New Orleans and Philadelphia have similar citywide wireless networks.
The network here dubbed Wireless Minneapolis, however, has been progressing much better than similar plans in Chicago, Houston and San Francisco. Those cities projects have stalled because of technical problems, rising costs and problems with network provider Earthlink.
Wireless Minneapolis is six weeks behind schedule due in part to unexpected interference with the man business wireless networks downtown, but the project was also delayed when the city used the network exclusively during the emergency response effort of the I-35W bridge collapse, according to the City of Minneapolis website.

November 4, 2007

Floods in Mexico force thousands to evacuate

Massive flooding in the Mexican states of Chiapas and Tabasco leave half a million people homeless. In Chiapas rivers rose above their banks damaging thousands of homes and 16 bridges. Residents of remote parts of Tabasco still have not received aid and most likely will not for quite some time, according to the Mexican government.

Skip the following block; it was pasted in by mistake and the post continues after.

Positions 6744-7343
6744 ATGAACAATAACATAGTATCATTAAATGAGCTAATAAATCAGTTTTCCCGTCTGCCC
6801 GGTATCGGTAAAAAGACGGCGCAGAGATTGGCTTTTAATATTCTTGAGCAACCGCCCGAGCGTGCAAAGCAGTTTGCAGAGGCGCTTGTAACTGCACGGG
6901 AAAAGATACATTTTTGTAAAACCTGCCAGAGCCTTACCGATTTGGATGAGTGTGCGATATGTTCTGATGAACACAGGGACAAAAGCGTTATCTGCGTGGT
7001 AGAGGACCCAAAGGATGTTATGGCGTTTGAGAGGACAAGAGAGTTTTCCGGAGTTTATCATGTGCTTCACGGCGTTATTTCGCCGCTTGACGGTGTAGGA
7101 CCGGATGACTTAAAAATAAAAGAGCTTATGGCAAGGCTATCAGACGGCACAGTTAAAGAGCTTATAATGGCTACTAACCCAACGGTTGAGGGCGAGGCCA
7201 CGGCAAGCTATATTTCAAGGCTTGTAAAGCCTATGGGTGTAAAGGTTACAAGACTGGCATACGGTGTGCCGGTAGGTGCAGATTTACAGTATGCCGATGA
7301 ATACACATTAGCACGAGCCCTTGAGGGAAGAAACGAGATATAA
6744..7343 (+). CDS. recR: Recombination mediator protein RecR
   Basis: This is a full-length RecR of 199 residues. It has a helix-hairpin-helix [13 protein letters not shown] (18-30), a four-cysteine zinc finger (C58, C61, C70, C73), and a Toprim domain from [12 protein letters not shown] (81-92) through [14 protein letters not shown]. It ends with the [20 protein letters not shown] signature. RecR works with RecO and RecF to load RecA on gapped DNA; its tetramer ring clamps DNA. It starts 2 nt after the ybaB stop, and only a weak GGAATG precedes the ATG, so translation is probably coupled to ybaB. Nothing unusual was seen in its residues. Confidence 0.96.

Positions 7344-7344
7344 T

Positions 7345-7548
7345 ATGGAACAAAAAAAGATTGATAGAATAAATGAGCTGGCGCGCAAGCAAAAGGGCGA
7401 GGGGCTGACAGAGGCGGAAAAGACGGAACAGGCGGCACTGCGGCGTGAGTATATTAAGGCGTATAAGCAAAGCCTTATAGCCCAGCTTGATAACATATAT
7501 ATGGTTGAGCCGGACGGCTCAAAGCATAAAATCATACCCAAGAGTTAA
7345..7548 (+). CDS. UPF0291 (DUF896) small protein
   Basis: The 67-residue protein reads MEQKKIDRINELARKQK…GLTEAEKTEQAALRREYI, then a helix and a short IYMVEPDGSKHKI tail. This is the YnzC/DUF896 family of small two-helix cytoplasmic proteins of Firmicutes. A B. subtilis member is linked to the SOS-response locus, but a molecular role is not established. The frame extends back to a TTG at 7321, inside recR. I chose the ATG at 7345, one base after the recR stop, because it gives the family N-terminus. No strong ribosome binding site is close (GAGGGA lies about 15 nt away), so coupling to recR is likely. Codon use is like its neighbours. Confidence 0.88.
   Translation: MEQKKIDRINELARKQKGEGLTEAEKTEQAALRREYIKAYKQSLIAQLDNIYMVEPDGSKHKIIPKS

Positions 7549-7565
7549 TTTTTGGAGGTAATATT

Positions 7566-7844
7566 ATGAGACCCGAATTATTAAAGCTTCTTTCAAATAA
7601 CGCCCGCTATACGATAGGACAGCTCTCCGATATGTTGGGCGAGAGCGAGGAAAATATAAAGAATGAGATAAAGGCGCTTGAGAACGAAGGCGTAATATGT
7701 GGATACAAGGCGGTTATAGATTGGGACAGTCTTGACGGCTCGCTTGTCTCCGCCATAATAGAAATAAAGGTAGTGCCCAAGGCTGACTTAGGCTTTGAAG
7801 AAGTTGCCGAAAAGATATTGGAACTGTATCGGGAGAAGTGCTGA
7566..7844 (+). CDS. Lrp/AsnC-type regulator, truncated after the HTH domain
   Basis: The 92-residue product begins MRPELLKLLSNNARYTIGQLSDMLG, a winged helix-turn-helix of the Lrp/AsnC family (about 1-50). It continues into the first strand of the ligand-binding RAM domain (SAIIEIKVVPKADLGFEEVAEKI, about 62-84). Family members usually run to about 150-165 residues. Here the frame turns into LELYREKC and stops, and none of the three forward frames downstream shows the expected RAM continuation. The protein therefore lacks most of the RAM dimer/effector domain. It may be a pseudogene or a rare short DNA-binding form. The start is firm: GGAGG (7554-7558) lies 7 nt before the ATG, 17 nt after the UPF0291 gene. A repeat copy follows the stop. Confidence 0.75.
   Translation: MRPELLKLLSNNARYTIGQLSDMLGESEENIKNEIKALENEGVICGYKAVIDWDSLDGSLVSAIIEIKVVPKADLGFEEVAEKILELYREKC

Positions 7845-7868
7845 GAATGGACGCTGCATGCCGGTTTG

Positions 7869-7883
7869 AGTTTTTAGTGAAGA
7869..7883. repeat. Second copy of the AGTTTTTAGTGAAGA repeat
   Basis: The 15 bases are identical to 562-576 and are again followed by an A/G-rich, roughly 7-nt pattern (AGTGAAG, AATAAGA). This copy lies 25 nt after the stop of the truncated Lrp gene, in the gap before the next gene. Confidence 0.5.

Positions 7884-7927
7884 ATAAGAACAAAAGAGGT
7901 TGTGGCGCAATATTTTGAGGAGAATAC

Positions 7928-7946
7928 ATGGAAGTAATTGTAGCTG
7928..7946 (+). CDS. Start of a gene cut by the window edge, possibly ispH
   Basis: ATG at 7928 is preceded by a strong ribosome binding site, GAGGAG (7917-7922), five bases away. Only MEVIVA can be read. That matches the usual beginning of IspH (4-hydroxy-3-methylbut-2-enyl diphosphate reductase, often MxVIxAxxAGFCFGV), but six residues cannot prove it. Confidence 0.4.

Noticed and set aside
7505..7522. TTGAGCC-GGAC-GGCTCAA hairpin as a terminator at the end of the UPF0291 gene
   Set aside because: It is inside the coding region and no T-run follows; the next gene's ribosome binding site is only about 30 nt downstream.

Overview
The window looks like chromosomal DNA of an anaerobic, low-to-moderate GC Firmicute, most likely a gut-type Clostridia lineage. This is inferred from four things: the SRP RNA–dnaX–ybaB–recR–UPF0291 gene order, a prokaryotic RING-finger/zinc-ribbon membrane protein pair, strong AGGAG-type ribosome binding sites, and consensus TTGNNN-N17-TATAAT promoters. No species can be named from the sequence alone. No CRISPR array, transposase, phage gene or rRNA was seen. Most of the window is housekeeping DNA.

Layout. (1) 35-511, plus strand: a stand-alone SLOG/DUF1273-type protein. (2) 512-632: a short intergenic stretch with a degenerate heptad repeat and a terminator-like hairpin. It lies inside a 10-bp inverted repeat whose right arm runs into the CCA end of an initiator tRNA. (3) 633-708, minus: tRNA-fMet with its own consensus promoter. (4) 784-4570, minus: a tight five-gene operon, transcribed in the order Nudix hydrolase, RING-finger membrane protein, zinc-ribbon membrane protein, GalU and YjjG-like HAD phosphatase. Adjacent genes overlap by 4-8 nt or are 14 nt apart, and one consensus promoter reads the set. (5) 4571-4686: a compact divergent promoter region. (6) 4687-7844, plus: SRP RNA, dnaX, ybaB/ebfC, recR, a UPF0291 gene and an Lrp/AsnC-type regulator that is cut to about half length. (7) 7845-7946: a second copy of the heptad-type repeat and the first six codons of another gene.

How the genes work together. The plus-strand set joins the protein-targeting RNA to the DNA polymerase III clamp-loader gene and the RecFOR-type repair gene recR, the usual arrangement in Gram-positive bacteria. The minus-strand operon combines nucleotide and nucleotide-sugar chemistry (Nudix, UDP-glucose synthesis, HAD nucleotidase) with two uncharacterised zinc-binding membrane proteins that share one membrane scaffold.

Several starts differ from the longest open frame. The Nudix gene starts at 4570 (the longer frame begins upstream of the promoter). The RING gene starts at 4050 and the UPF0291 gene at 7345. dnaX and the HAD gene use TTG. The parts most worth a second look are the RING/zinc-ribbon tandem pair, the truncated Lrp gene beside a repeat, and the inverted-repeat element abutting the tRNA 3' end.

The floods were a result of storms that also significantly damaged Mexico's oil industry. During the storms last week an oil platform collided with another rig killing 21 workers. The storm forced three of Mexico's main oil ports to close halting a fifth of the nation's oil production.

This is the worst flood Mexico has seen in 50 years and President Felipe Calderon said it was Mexico's worst recent natural disaster.
The flood claimed the lives of eight people and a health crisis is possible with health authorities reporting cases of eye, skin, intestinal and respiratory infections.

In the capital of Tabasco there were rumors of crocodiles in the city center's floodwaters.